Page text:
Chicago rights activist: Local reporters didn't cover police 'black site' because they agreed with them
'Prisoner in handcuffs' [Shutterstock]

Chicago reporters failed to cover a police "black site" where suspects were held without access to legal representation because they sided with the authorities, a local activist and criminologist told The Atlantic on Tuesday.

"I think that many crime reporters in Chicago have political views that are right in line with the police," Tracy Siska said. "They tend to agree about the tactics needed by the police. They tend to have by one extent or the other the same racist views of the police -- a lot of urban police (not all of them by any stretch, but a lot of them) embody racism."

Siska is the head of the Chicago Justice Project, a non-profit group that works toward improving police transparency in hopes of improving community relations.

As The Guardian reported earlier in the day, local attorneys have called the police warehouse, known as Homan Square, as the equivalent to a CIA-style facility. Siska said that local police accountability activists believe it started operating during former police superintendent Phil Cline's tenure "around 2006 or 2007."

Most of the detainees at the facility, he said, were young men of color who could not afford to hire their own attorneys at the time of their arrest.

"Ninety-nine percent of the people from this site are involved in some form of street crime: gang activities, drugs—urban violent crime," Siska told the Atlantic. "That's what makes the site even worse. It takes Guantanamo-style tactics on urban street criminals and shreds the Bill of Rights."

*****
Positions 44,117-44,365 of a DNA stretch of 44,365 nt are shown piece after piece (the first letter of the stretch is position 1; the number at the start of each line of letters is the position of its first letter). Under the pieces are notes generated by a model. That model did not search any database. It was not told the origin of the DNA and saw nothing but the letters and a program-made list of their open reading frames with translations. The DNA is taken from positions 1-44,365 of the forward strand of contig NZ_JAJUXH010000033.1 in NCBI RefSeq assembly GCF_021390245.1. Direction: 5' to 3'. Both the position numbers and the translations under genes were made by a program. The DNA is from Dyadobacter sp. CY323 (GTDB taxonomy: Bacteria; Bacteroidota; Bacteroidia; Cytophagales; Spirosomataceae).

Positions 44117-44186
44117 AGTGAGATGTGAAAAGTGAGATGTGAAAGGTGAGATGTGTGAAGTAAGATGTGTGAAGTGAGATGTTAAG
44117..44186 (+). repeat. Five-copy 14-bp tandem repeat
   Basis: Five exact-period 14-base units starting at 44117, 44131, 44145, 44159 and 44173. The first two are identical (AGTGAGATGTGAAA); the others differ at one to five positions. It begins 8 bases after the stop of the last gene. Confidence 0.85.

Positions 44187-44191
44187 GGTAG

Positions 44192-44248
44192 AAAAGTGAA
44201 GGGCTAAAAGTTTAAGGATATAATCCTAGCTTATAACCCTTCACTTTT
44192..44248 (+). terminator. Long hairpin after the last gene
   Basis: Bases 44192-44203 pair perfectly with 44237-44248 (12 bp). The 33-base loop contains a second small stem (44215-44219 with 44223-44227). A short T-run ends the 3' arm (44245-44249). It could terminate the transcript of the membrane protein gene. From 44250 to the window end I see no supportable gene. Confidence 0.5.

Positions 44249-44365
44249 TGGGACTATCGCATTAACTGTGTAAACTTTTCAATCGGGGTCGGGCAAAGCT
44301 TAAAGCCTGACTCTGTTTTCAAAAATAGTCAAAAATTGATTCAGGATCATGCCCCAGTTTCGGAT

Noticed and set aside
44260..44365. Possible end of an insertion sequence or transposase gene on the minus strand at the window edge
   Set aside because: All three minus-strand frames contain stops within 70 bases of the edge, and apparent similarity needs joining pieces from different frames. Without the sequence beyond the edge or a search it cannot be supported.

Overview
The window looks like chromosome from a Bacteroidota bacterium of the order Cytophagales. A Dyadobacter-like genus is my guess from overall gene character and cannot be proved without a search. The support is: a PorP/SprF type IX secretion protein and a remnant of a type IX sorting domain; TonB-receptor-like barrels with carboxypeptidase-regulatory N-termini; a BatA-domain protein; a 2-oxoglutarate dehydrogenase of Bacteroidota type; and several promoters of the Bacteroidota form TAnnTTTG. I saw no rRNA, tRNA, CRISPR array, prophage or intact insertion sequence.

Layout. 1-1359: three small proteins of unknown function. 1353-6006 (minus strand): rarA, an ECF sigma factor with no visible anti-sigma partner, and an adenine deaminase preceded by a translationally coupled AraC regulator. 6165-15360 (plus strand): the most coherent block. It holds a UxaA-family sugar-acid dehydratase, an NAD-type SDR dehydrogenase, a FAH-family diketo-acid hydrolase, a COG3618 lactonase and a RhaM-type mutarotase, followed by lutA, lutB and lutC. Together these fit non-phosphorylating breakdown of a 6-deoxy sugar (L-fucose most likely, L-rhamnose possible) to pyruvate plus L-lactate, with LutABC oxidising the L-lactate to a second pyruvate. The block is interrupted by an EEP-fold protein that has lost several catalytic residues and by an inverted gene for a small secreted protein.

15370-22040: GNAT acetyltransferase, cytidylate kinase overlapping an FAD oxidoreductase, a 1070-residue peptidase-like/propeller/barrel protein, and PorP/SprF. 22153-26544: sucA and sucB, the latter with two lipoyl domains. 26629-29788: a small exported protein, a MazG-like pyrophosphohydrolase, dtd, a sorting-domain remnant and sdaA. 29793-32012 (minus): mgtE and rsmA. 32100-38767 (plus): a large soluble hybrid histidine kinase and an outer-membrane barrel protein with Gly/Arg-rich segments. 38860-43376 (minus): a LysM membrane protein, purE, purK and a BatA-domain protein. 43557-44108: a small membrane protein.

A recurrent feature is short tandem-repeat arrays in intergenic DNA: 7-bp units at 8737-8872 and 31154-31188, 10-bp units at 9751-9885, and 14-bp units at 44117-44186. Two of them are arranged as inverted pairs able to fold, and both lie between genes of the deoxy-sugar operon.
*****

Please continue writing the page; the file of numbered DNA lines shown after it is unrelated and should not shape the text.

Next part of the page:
According to the Guardian, detainees inside Homan Square were beaten, denied counsel, shackled for hours and kept off of local arrest databases. But Siska said that his group won a rule change last year requiring police to log any arrestee into police records within an hour of reaching any facility. Arrestees must be logged in again if they are switched to another facility.

Siska's organization posted a link to the piece on its Facebook page, stating, "This is a story CJP has been trying to get the Chicago press to cover for years now. For some reason the press in Chicago just refused to cover the story."

Both the Chicago Tribune and Chicago Sun-Times reported on Tuesday night that authorities denied the allegations in the Guardian's story, calling them "offensive."

"CPD abides by all laws, rules and guidelines pertaining to any interviews of suspects or witnesses, at Homan Square or any other CPD facility," police spokesperson Marty Maloney said in a statement. "If lawyers have a client detained at Homan Square, just like any other facility, they are allowed to speak to and visit them. There are always records of anyone who is arrested by CPD, and this is not any different at Homan Square."

Neither newspaper has responded to Siska's allegation regarding the local press as of Tuesday night.